Mitigate Distributed Denial of Service (DDoS) Attack Impacts - Security Overview of Amazon API Gateway

Mitigate Distributed Denial of Service (DDoS) Attack Impacts

Amazon API Gateway Rate Limiting

Rate limiting helps you prevent your API from being overwhelmed by too many requests. API Gateway throttles requests to your API using the token bucket algorithm, where a token counts for a request and the maximum bucket size is the burst. API Gateway sets a limit on a steady-state rate and a burst of request submissions against all APIs.

There are a number of ways to implement rate limiting on your APIs. The various types of rate limits are processed in sequential order, as shown in Table 1. If any of the limits are exceeded for the rate limit, Amazon API Gateway blocks the request and returns a 429 Too Many Requests error response to the client. Client logic or SDKs should be configured to retry such errors, although with increasing back off intervals upon repeat failures of the same type.

Table 1 – Types of rate limits

Type of rate limit Applies to: Set via: Enforced by default?
Per-client, per method API stage and specific resource/method Usage plan with API key No
Per-client API stage Usage plan with API key No
Per-method overall API stage and specific resource/method API setting on the resource/method No
Account-level throttling All APIs in an account per AWS region AWS service quota Yes

Amazon CloudFront Integration

Amazon CloudFront distributes traffic across multiple edge locations, and filters requests to help ensure that only valid requests will be forwarded to your API Gateway deployments. There are two ways to use CloudFront with API Gateway:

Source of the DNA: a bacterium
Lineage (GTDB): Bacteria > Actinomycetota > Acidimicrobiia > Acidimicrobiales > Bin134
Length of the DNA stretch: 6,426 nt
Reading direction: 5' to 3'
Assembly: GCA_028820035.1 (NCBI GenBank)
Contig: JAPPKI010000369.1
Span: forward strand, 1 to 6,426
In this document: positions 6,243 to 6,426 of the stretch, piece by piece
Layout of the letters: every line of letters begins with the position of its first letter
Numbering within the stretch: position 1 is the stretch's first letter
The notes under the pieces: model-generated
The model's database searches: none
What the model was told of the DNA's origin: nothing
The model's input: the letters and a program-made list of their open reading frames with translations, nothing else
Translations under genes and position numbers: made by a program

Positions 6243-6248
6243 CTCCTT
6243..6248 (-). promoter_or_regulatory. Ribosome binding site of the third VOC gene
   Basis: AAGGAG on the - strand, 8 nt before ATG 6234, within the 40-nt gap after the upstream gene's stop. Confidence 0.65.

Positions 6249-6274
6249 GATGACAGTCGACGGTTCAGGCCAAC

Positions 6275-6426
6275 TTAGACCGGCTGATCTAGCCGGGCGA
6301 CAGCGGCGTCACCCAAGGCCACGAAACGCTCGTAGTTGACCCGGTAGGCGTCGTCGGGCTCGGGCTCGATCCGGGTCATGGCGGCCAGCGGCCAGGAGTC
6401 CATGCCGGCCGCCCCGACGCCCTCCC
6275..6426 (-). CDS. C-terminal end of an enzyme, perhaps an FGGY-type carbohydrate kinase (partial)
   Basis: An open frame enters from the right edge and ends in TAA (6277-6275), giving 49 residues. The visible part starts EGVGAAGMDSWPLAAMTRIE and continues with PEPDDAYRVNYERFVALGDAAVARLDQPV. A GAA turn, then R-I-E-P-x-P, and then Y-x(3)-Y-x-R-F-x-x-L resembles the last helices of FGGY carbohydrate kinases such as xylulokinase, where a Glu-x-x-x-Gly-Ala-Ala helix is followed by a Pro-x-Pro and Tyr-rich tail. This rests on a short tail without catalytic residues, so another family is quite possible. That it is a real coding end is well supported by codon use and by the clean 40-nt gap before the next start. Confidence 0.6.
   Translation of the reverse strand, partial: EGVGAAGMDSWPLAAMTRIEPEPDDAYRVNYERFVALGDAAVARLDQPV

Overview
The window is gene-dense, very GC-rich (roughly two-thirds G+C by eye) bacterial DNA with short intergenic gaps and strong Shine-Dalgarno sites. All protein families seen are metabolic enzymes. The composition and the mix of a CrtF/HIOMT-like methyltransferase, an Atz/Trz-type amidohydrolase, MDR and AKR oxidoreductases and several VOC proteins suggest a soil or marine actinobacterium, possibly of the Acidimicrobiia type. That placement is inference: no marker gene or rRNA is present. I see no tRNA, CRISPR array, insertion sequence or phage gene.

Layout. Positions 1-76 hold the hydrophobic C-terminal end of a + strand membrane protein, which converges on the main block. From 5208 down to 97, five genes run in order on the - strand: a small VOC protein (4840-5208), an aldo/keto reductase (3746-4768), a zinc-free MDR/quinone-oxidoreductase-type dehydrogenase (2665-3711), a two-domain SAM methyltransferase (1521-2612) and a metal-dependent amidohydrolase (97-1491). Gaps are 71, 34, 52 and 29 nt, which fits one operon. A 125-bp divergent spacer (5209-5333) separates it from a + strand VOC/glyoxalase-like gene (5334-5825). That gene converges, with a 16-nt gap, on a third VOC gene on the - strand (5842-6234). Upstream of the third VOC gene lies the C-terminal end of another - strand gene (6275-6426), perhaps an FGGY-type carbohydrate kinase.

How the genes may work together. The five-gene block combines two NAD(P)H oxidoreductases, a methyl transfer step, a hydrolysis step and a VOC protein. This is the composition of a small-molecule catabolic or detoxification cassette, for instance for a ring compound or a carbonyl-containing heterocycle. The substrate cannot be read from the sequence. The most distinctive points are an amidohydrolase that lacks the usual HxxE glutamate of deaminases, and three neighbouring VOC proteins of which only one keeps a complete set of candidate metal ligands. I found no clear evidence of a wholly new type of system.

• With an edge-optimized endpoint API Gateway instance which delivers your API via an AWS-managed CloudFront distribution which is controlled by AWS

  • With a regional endpoint API Gateway instance that you can integrate with your own self-managed CloudFront distribution

When integrating CloudFront with regional API endpoints, CloudFront supports geo-blocking, which you can use to help prevent requests from particular geographic locations from being served.

API Gateway can be configured to accept requests only from CloudFront, using a few approaches. This can help prevent anyone from accessing your API Gateway deployment directly.

Methods include:

  • Requiring an API key to be validated for requests on API Gateway, which CloudFront can insert into the x-api-key header before forwarding the request to the origin, in this case API Gateway.

  • Requiring validation of a customized header (not x-api-key) with a known valid value for requests on API Gateway. CloudFront inserts the header and value on the request. A Lambda custom request authorizer can validate the presence of the expected header and return a “403 unauthorized” error if it is not present.

  • Authenticating the user with AWS Lambda@Edge, then signing all requests with AWS request signing before sending the request to API Gateway. API Gateway uses AWS IAM-based authorization to validate the signature.

AWS Shield and AWS Shield Advanced

AWS Shield Standard defends against most common, frequently occurring network and transport layer DDoS attacks that target your website or applications. All customers benefit from AWS Shield Standard.

AWS Shield Advanced can be added to protect Amazon CloudFront distributions and Amazon Route 53 hosted zones, providing additional protections against DDoS attacks. During a DDoS attack, your instances can mitigate the attack up to the throughput of the instance. AWS Shield Advanced provides expanded DDoS attack protection for web applications running on the resources. AWS Shield Advanced manages mitigation of Layers 3, 4, and 7 attacks. Additionally, with the appropriate AWS support level, AWS Shield Advanced provides access for customers to the AWS DDoS Response Team.